This January was full of milestones for the 2 folk, the dog and the tractor. Another shearing day under our belt, progress in the house build and celebrating our first year of storytelling here on this blog.
Exactly a year ago, in the first post, I showed a picture of zinc coated kitchen cabinetry – bespoke in all the glory of the word. Time is a benefit to the owner-builder, not in an economic sense, rather the ability to take time in deciding design and materials. With the chance to experiment and explore the more unorthodox solutions and get creative in the process you too could end up with bespoke cabinetry. Below are pictures of the kitchen today, along with the construction phases, finished with the originally designed wood cabinetry. There are quite a few marine notes to this landlocked build, only out here we joke about how we may have mislaid the water and the boat but have plenty of wind to sail a house.
I am amazed at how much warmth the natural wood has added to this central space. After many test pieces we settled on a native wood to avoid painting construction wood, the use of plastic wrapped cabinets, high maintenance marble or highly reflective glass. Wood seemed to address these issues, was a medium we can work in with easy access. The next step is to add some greenery and personal touches that make cooking, sitting, discussing and working in the space all the more pleasurable.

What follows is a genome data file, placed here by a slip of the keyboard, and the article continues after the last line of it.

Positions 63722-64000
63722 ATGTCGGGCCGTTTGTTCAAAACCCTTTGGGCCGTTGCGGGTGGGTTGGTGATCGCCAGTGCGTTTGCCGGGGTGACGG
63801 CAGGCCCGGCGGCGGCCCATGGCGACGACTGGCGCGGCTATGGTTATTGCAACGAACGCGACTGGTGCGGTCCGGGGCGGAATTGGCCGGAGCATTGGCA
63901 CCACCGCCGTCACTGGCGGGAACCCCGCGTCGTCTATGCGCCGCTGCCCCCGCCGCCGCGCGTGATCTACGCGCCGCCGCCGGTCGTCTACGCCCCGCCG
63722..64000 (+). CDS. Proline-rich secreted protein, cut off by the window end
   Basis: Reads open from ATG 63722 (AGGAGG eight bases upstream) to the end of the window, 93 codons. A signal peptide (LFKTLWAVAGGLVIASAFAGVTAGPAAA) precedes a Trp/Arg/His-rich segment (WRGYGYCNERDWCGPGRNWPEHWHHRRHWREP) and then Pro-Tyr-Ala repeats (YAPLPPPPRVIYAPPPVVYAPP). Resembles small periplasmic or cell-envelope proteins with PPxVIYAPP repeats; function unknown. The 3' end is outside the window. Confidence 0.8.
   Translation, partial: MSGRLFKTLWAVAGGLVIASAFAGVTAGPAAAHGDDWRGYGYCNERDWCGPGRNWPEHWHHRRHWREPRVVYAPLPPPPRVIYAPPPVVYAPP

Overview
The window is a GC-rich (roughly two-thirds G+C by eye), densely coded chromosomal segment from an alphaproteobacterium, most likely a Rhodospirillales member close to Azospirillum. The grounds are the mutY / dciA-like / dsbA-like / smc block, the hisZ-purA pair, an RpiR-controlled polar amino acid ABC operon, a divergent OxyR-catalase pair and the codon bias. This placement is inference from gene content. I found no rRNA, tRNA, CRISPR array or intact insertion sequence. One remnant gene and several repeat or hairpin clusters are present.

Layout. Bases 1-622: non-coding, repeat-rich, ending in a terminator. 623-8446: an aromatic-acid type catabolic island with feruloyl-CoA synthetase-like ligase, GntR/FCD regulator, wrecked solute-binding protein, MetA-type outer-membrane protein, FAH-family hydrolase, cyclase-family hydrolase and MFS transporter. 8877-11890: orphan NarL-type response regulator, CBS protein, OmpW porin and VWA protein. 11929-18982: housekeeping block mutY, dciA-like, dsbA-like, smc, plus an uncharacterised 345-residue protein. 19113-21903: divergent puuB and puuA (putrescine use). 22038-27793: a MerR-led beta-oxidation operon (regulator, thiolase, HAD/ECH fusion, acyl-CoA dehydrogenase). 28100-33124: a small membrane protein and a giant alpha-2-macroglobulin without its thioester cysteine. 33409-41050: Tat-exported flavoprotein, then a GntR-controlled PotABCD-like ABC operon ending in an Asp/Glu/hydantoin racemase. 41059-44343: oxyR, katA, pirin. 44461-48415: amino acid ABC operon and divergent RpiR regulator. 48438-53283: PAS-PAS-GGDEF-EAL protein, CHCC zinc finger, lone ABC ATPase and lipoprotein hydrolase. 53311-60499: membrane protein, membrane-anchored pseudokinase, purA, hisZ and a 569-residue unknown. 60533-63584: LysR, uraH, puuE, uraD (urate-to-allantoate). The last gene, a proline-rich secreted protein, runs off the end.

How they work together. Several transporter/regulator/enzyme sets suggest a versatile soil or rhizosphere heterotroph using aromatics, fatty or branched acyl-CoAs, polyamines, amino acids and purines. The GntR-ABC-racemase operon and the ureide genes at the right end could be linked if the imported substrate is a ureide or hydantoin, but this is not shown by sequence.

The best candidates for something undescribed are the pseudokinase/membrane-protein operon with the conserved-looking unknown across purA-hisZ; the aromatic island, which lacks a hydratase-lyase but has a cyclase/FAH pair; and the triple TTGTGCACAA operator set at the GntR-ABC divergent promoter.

We have experienced the hot version of every season this month. Summer started bang out of the gates with multiple 5 day runs above 35°C – blowing the average number of 5 days in summer out the window. Thankfully these vile runs of heat have been punctuated with much cooler misty moisture laden mornings and afternoon downpours (read: heightened garlic curing anxiety). I note I only seem to photograph the rain days and not the high searing eye blinding heat days. In context, I never thought I would view a day of 33°C as a ‘cool change’ but either my new found climate adaptability or a new level of insanity is finally at play.
We had our 2nd shearing day just after New Year. Planning starts at least a month out in order to fit in with various crew commitments. Excluding death, fires and rain, the date set is the date you shear. This time it was the first of the 40°C heat cycles for the month. Even with a very early start, in an attempt to beat the heat, we were grateful this was a small flock. Shearing at this time of year was a new experience and with the time spent ensuring water, shade and safe cartage for the days leading up to shearing day we don’t plan to repeat the timing. It’s stressful on the human and woolly folk.